As History leads, we deliver CPD to teachers within the school to develop skills, share ideas and to secure consistency of the delivery of History across the academy. We also ensure that we keep our own CPD up to date by attending History courses provided by the EEF and making links with other schools (currently with Discovery Academy) As subject leaders, this helps to open our minds to new approaches and to broaden the resources and artefacts that we are able to provide for the children.
In order to gain an understanding of how History is taught across the school, we ensure that History is monitored termly, gaining evidence from books, learning walks and pupil voice. This then informs the strengths of History within the school and allows us to focus on areas of development.
Key stage 1
Pupils should be taught about:
– Changed within living memory. Where appropriate, these should be used to reveal aspects of change in national life
– Events beyond living memory that are significant nationally or globally for example: Great Fire of London, the first aeroplane flight or events commemorated through festivals or anniversaries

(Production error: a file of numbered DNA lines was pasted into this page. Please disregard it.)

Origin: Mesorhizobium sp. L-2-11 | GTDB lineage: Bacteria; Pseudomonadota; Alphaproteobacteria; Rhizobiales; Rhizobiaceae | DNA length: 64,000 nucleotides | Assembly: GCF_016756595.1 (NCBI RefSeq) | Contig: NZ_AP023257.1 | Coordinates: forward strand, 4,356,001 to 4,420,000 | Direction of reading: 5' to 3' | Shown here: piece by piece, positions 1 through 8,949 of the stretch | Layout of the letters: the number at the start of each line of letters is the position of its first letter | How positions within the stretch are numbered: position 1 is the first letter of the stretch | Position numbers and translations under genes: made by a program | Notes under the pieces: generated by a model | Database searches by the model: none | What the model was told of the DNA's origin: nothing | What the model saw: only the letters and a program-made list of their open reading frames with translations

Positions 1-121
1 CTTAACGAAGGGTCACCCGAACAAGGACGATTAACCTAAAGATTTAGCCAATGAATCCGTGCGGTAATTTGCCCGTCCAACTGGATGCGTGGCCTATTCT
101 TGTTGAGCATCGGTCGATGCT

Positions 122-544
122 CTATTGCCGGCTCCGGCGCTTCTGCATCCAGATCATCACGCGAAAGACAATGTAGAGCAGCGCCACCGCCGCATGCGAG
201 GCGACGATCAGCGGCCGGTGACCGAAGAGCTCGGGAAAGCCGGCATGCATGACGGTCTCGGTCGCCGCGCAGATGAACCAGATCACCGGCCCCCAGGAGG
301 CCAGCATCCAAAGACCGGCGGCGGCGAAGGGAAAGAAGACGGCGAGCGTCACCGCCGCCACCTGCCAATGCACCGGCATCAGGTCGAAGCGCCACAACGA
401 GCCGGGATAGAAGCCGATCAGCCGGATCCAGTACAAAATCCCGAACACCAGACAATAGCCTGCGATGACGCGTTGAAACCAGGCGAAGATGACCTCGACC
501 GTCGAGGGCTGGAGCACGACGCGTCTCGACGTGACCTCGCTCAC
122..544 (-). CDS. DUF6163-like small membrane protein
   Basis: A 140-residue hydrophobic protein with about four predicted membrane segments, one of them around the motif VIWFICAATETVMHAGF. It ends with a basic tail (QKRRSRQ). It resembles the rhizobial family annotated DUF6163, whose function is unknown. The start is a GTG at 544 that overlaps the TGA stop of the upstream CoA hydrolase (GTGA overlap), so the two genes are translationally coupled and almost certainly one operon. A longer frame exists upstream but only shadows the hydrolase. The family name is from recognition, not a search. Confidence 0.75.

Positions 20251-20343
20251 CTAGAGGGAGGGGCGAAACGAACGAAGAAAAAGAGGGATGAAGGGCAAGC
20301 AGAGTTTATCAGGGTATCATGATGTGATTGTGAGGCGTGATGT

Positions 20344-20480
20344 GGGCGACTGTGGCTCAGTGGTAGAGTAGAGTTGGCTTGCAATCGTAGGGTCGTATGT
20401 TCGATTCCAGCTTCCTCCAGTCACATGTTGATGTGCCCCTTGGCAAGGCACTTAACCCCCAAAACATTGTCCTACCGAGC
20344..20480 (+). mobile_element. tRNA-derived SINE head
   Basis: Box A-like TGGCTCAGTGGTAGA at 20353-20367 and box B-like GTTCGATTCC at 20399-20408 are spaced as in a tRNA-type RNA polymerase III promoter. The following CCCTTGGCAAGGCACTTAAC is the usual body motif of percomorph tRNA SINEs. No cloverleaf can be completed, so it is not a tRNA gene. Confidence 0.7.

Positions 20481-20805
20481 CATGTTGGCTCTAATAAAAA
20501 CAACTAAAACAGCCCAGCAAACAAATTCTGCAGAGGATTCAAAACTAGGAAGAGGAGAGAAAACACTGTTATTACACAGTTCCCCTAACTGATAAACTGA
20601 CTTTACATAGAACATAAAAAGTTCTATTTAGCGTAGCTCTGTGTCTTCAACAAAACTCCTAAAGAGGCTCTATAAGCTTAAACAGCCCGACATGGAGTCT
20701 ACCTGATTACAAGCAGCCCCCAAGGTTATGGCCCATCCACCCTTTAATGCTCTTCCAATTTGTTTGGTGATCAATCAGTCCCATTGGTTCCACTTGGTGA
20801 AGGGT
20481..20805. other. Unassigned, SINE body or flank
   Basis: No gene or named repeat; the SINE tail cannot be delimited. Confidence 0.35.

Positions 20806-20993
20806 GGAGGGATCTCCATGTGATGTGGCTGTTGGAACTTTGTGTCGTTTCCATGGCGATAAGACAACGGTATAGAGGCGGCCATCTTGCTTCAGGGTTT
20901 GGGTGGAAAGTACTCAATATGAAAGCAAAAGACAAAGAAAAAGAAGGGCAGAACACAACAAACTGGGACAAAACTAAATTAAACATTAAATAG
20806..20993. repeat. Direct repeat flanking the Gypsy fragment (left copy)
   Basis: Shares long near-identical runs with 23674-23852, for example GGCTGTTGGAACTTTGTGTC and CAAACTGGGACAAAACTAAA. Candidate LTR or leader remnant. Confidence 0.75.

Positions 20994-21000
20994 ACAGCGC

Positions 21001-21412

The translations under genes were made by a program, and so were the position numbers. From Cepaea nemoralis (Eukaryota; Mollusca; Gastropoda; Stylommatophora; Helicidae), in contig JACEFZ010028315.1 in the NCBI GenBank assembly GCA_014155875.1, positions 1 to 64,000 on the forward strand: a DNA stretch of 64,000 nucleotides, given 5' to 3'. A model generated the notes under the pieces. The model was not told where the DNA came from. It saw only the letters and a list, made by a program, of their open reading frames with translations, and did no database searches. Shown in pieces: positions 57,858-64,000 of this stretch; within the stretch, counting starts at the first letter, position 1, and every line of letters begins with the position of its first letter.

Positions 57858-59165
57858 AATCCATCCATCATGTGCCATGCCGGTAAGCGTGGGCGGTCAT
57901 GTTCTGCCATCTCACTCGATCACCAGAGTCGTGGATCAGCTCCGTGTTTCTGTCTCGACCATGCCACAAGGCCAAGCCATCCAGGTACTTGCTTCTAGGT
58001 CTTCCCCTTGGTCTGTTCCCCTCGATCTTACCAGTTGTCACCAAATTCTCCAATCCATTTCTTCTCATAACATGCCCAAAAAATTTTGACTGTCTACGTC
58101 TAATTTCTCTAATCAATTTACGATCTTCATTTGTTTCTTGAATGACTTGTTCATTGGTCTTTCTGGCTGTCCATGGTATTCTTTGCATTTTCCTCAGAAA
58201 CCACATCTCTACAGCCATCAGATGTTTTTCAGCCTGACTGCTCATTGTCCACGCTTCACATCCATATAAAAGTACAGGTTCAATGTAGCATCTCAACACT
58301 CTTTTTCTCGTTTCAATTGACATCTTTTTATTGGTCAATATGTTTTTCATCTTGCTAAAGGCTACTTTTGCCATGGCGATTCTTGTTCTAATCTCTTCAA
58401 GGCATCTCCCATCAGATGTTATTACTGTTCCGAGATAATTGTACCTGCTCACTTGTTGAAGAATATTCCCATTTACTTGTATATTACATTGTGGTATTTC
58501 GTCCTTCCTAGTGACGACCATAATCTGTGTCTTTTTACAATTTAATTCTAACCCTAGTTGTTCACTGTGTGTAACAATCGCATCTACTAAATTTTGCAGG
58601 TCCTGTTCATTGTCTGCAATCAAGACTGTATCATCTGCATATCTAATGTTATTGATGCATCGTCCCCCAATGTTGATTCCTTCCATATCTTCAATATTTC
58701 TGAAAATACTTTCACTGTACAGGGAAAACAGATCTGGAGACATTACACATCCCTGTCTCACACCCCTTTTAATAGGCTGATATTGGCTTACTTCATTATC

– The lives of significant individuals in the past who have contributed to national and international achievements. Some should be used to compare aspects of life in different periods [for example, Elizabeth 1 and Queen Victoria, Christopher Columbus and Neil Armstrong, William Caxton and Tim Berners-Lee, Pieter Bruegel the Elder and LS Lowry, Rosa Parks and Emily Davison, May Seacole and/or Florence Nightingale and Edith Cavell]
– Significant historical events, people and places in their own locality.
Key stage 2
Pupils should be taught about:
– Changes in Britain from the Stone Age to the Iron Age.
– The Roman Empire and its impact on Britain
– Britain’s settlement by Anglo-Saxons and Scots.
– The Viking and Anglo Saxon struggle for the Kingdom of England to the time of Edward the Confessor.
– A local History study.
– A study of an aspect or theme in British History that extends pupils’ chronological knowledge beyond 1066
– The achievements of the earliest civilisations – an overview of where and when the first civilisations appeared and a depth study of one of the following: Ancient Sumer; The Indus Valley, Ancient Egypt; The Shang Dynasty of Ancient China.